Release Date: December 21st
Synopsis: The big screen version of the hit stage musical, following a convict unable to escape his past as France simmers on the edge of revolution.
What You Need To Know: After taking home the Oscar for Best Director and Best Picture for “The King’s Speech,” helmer Tom Hooper is raising the stakes for his followup that is aiming to get him back in the Kodak Theater in 2013. The big splashy musical teams up Hugh Jackman, Russell Crowe, Anne Hathaway, Helena Bonham-Carter, Sacha Baron Cohen, Amanda Seyfried and Eddie Redmayne for an epic, sweeping tale that spans decades, and includes all the hits ("I Dreamed A Dream" etc). The trailer indicates that Hooper's gamble of recording all the vocals live on set may have paid off, and that it'll be visually bold stuff, but we still wonder if the director's trademark fish-eye lens style may prove distracting and constraining. We should see a full promo before too long, but if nothing else, we're looking forward to seeing that cast unleashed on material like this.
Release Date: December 7th“Lincoln”
Synopsis: Based on Doris Kearns Goodwin's biography "Team of Rivals: The Political Genius of Abraham Lincoln," the Steven Spielberg film stars Daniel Day-Lewis as the martyred president and follows the last several months of Lincoln's life as he faced violent opposition, on the battlefield and in the White House, as the Civil War gasped to a close, concluding with that fateful visit to Ford's Theatre.
What You Need to Know: This has been a passion project of Spielberg's for almost a decade (he acquired the rights to the book in 2001), initially tapping Liam Neeson for the role until, in Neeson's words, he got "too old." John Logan and Tony Kushner (among others) have worked on the script and the cast is bursting with talented performers playing historical figures, including Sally Field as Mary Todd Lincoln, Joseph Gordon-Levitt as Robert Todd Lincoln, David Strathairn as Secretary of State William Seward (who was also targeted the night Lincoln visited Ford's Theatre), Tommy Lee Jones as abolitionist congressional leader Thaddeus Stevens, and Jared Harris as Ulysses S. Grant. (There are a bunch of awesome people like Walton Goggins and John Hawkes in smaller roles as well.) We still wonder what shape the film will take, given the expansive nature of the source material, and it's still the only major fall release without a trailer, but we are itching for a decent Lincoln movie, especially after the lacklustre “The Conspirator" and this summer's dismal "Abraham Lincoln: Vampire Hunter."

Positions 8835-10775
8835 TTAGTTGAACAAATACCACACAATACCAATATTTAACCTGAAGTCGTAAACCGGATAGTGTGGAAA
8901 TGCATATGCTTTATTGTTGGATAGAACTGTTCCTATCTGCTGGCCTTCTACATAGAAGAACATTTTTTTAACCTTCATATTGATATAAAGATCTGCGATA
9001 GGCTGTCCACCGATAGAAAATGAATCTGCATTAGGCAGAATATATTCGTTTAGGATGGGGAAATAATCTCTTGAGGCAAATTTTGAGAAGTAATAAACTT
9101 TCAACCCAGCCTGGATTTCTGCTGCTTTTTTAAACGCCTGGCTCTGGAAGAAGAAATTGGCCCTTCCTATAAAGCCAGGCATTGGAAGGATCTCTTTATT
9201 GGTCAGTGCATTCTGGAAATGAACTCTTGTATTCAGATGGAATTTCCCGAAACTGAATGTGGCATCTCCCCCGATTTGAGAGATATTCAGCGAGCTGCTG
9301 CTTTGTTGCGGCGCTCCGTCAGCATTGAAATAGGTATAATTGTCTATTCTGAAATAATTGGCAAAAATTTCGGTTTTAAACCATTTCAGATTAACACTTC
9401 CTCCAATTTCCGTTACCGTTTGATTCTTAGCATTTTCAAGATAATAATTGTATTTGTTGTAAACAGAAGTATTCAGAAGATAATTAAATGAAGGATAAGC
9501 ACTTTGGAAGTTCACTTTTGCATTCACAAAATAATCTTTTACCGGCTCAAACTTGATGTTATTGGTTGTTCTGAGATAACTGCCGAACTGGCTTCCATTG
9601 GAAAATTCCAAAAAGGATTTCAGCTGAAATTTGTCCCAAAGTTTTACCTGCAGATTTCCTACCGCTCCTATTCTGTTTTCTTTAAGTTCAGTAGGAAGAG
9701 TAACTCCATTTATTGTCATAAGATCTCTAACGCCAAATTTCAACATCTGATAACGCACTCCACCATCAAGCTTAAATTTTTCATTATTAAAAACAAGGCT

Release Date: November 9th
“Life of Pi”
Synopsis: After a harrowing shipwreck, young Pi Patel finds himself adrift in the Pacific Ocean, trapped on a 26-foot lifeboat in shark-infested waters with a 450-pound Bengal tiger named Richard Parker.
What You Need To Know: In the works for years, with a variety of different directors all kicking it around at various points — Jean-Pierre Jeunet, Alfonso Cuarón and M. Night Shyamalan among them — the best-selling “Life of Pi” is finally on its way to the big screen, in 3D no less. The big hurdle Fox will have to vault on this one (at least domestically) is the international, mostly star-free cast, that features newcomer Suraj Sharma, Gerard Depardieu, Irrfan Khan, Adil Hussain and Tabu. Early footage wowed reporters at CinemaCon, and many have been impressed by the trailer, but the material is much tougher than the ads are making it seem, so it'll be interesting to see how it's received, and how Lee sustains the tension of a film that's mostly set on a single raft, with only one human character. But we certainly have faith that it'll at least see Lee back on form after the misfire of "Taking Woodstock."
Release Date: November 21st
“Silver Linings Playbook”
Synopsis: Based on the book by Matthew Quick, the story centers a former high school teacher who, after being released from a four-year stint in a mental institution, moves back in with his mother, then seeks to reinvent himself, finding the titular silver linings in his life.
What You Need To Know: Rumored to be the cause of a rift between David O. Russell and his longtime collaborator Mark Wahlberg, the film has been one the director has been trying to get off the ground for a few years. Wahlberg was originally slated in the lead role, but when Anne Hathaway dropped out, Marky Mark bailed too, forcing the filmmakers to go with Bradley Cooper. But the real reason to pay attention is that the movie marks Russell’s followup to “The Fighter,” a film which finally brought him industry recognition via an invitation to the Kodak Theater as a Best Director nominee. And with a fall release date, The Weinstein Company are hoping for some of that same magic (and some Oscar buzz, one suspects). Add to that a cast which includes rising star Jennifer Lawrence, the return of Chris Tucker in a non-”Rush Hour” movie, “Animal Kingdom” Oscar-nominee Jacki Weaver and goddamn Robert De Niro and you can see why we’re eager for this. The trailer was a little offputting and sort of quirky comedy-by-numbers, but we're confident that Russell has something more interesting up his sleeve.
Release Date: November 21st.
Synopsis: A frustrated screenwriter finds himself in trouble when two of his friends kidnap a dog belonging to a psychotic mobster